Right Coast, Too

Boston considers pharmacy-tobacco sales ban, including campus stores

SAN FRANCISCO -- While lawsuits filed by Walgreen Co. and Philip Morris USA against the city of San Francisco regarding the banning of tobacco-product sales in pharmacies play out on the West Coast, Big Tobacco seems headed for another challenge on the East Coast. There, a proposal would likewise halt the sale of tobacco products from pharmacies, but it would tack on a similar prohibition against any retailer operating on the campus of a college or university inside the city.

In a Sept. 4 story in The Boston Globe, Barbara Ferrer, executive director of the Boston Public Health Commission, [image-nocss] spelled out the rationale behind the proposal.

“Why, in a place where people go to get healthy and get information about staying healthy, would you sell something that has absolutely no redeeming value and ends up killing a lot of people?” she said, according to the newspaper.

At least one c-store company, Boston-based 660 Corp., operates stores on college campuses in the city. In the same Globe story, Chris Christensen, director of operations, said that regardless of his opinion on the subject, any “headwinds” given it likely would lead to its passage.

“Clearly, this is not going to be good for us,” said Christensen.

Alex Rodriguez discovered the power of cigarette sales earlier this year when the San Francisco c-store he manages, Spee-Dee Gas & Food, temporarily lost its license for selling to a minor. Customers who came in for cigarettes and picked up beverages, candy or other items tended to leave empty-handed when they learned that tobacco was off the shelf for the time being.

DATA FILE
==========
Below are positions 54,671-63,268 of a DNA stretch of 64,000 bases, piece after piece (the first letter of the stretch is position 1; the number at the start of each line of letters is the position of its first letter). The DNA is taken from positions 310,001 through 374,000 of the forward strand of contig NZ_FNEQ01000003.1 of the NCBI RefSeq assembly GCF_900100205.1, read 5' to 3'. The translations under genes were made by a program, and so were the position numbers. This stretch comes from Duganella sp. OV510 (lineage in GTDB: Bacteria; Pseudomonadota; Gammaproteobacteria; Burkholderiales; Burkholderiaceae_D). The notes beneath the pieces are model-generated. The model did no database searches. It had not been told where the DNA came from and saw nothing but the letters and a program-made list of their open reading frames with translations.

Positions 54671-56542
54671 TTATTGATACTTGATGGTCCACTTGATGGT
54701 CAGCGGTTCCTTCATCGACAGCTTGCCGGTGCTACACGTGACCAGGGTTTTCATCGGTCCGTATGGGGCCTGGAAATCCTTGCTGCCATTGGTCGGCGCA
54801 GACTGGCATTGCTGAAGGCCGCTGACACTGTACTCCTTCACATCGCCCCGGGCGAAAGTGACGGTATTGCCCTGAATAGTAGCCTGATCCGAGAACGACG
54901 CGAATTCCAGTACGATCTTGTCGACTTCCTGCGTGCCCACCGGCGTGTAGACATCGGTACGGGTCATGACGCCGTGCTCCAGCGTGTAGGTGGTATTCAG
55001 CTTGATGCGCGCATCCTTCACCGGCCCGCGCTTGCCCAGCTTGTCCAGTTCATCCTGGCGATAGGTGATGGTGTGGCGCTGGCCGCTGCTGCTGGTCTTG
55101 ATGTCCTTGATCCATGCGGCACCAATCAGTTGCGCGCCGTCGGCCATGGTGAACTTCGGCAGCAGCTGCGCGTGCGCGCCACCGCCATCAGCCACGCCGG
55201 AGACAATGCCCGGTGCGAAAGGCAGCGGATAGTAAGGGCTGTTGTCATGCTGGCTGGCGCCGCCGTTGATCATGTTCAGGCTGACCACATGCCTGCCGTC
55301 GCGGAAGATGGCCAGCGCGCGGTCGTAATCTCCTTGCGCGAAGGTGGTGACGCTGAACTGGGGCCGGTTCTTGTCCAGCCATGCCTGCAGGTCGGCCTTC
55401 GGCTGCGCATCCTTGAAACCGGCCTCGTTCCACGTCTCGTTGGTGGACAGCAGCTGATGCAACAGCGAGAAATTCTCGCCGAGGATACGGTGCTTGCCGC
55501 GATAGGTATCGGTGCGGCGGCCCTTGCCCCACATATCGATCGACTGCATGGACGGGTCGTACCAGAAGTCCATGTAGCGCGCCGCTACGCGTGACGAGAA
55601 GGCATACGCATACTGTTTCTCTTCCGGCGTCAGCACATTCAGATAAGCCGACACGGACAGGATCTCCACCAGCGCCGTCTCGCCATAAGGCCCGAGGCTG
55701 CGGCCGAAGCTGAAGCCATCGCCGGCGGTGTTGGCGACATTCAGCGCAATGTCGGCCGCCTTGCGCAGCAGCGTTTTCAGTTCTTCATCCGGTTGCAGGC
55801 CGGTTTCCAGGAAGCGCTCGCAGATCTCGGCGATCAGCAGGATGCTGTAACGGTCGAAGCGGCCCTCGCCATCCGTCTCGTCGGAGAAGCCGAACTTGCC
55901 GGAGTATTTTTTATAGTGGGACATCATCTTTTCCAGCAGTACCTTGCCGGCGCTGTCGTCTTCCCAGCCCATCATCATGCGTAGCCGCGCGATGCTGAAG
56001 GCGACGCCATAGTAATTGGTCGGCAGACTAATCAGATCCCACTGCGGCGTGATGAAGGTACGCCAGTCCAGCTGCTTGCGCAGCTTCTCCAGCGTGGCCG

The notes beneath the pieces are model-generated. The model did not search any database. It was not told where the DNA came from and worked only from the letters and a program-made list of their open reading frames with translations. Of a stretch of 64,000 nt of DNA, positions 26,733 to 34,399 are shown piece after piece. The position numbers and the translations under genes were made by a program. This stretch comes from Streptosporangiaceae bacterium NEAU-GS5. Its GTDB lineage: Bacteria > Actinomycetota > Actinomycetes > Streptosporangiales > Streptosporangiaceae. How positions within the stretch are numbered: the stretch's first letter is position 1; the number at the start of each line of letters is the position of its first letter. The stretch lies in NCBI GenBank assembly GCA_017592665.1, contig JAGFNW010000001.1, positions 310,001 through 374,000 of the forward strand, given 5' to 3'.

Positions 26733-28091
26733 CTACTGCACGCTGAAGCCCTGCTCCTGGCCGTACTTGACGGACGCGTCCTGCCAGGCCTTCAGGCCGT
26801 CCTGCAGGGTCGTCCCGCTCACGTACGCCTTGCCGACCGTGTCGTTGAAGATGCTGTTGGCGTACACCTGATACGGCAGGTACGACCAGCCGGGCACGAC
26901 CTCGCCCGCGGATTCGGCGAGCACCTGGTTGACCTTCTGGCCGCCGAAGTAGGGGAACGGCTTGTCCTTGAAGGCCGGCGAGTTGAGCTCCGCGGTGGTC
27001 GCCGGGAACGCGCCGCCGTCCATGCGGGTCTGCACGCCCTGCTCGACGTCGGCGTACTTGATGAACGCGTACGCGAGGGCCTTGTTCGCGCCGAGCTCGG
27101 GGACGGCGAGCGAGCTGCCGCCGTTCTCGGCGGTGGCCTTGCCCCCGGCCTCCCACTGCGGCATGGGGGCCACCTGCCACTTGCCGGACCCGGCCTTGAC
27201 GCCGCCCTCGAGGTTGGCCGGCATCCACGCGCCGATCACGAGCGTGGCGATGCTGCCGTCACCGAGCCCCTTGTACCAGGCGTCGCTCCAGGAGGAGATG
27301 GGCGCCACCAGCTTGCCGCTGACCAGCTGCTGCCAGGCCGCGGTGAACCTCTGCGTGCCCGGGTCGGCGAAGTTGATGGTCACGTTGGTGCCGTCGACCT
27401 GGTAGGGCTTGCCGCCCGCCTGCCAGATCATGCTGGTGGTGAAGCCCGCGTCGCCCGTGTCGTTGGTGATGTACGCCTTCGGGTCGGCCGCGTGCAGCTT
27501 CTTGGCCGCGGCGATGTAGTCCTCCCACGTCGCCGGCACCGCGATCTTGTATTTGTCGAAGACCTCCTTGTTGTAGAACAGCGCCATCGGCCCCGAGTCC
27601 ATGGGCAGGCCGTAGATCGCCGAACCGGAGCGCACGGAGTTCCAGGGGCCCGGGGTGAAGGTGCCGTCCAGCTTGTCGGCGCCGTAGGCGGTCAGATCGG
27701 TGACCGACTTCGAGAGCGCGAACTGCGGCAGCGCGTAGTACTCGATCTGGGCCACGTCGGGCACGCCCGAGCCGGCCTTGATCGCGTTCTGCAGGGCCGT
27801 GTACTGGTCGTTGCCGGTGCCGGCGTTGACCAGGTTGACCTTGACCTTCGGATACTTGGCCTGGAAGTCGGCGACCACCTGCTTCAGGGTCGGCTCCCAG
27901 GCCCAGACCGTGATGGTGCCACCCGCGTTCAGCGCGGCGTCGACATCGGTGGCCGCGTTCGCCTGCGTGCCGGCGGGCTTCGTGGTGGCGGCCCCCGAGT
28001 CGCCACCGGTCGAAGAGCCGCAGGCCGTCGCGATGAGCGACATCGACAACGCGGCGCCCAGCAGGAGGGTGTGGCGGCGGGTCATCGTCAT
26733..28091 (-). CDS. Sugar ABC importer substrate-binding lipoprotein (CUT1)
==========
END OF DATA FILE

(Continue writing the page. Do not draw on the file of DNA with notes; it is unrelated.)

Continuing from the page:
Would a permanent loss of cigarettes hurt? “Real bad,” said Rodriguez.

Meanwhile, San Francisco 's ban appears to have drawn some of its shape from long-standing tobacco-related ordinances in Canada. Most provinces there ban pharmacies and hospitals from selling tobacco products, and nearly all provinces likewise ban most in-store display advertising.

“We pretty much have all gone dark,” said Steve Tennant, a spokesman for the Canadian Convenience Stores Assoc. While the advertising curb has somewhat lowered sales, Tennant said the bigger knock to the country 's 33,000 c-stores has come from a loss of incentive payments to them by tobacco manufacturers.

“There are no allowances or incentives,” he said.

It 's hard to say whether the advertising embargo has had a material impact on tobacco sales there. Physicians for a Smoke Free Canada estimated that in 2005 about 20% of the population over age 15 smoked. Citing U.S. government data collected in 2006, the Campaign for Tobacco-Free Kids estimated that 21% of Americans smoked.

Bill Corr, executive director of the Washington, D.C.-based anti-smoking group, predicted that there will be more San Franciscos and Bostons and efforts to curb tobacco sales.

“This is the direction that society is going in,” Corr was quoted in the Globe 's Sept. 4 story. “I think other cities across the state will be following Boston 's example.”

Click here to read part one of this two-part series.